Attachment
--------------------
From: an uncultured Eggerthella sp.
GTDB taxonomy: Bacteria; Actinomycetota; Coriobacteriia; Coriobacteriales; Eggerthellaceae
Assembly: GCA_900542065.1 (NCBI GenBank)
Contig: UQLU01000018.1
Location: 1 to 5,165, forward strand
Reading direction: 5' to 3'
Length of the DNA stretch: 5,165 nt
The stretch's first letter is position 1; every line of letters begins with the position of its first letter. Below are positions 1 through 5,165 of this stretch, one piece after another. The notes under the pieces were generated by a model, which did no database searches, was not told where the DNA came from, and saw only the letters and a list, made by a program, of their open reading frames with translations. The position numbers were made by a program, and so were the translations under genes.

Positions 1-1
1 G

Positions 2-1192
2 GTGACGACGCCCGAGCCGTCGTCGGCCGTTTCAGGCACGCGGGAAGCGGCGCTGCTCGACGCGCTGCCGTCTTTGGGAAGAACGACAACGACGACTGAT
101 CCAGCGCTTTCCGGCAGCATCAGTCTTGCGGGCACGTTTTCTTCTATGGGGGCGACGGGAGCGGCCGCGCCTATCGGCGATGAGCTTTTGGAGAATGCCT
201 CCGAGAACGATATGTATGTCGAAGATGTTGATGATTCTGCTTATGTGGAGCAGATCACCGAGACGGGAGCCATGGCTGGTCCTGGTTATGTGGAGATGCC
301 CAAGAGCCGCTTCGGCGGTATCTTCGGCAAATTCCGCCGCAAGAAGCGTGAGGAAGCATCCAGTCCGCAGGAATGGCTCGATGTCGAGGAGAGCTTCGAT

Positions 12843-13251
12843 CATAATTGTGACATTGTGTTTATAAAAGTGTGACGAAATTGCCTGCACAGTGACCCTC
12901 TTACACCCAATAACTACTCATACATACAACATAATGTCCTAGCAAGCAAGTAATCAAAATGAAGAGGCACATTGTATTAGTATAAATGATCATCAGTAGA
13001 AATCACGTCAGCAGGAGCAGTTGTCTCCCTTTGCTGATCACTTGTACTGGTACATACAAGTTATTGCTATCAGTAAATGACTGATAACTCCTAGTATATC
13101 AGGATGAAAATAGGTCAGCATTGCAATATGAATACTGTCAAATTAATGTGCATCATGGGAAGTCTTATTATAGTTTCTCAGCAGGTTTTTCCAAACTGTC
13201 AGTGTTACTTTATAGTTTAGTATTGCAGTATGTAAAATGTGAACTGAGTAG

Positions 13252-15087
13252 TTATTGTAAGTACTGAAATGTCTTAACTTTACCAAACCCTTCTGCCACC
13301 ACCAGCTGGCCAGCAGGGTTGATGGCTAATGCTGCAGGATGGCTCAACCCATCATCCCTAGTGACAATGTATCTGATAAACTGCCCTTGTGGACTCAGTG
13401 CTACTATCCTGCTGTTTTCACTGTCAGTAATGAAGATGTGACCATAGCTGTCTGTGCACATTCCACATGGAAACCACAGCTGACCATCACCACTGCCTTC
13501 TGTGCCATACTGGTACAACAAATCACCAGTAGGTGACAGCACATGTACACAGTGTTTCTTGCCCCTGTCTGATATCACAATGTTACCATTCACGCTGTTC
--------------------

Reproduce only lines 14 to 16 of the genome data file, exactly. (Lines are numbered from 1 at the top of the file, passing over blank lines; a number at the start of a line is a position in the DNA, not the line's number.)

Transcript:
201 CCGAGAACGATATGTATGTCGAAGATGTTGATGATTCTGCTTATGTGGAGCAGATCACCGAGACGGGAGCCATGGCTGGTCCTGGTTATGTGGAGATGCC
301 CAAGAGCCGCTTCGGCGGTATCTTCGGCAAATTCCGCCGCAAGAAGCGTGAGGAAGCATCCAGTCCGCAGGAATGGCTCGATGTCGAGGAGAGCTTCGAT

Positions 12843-13251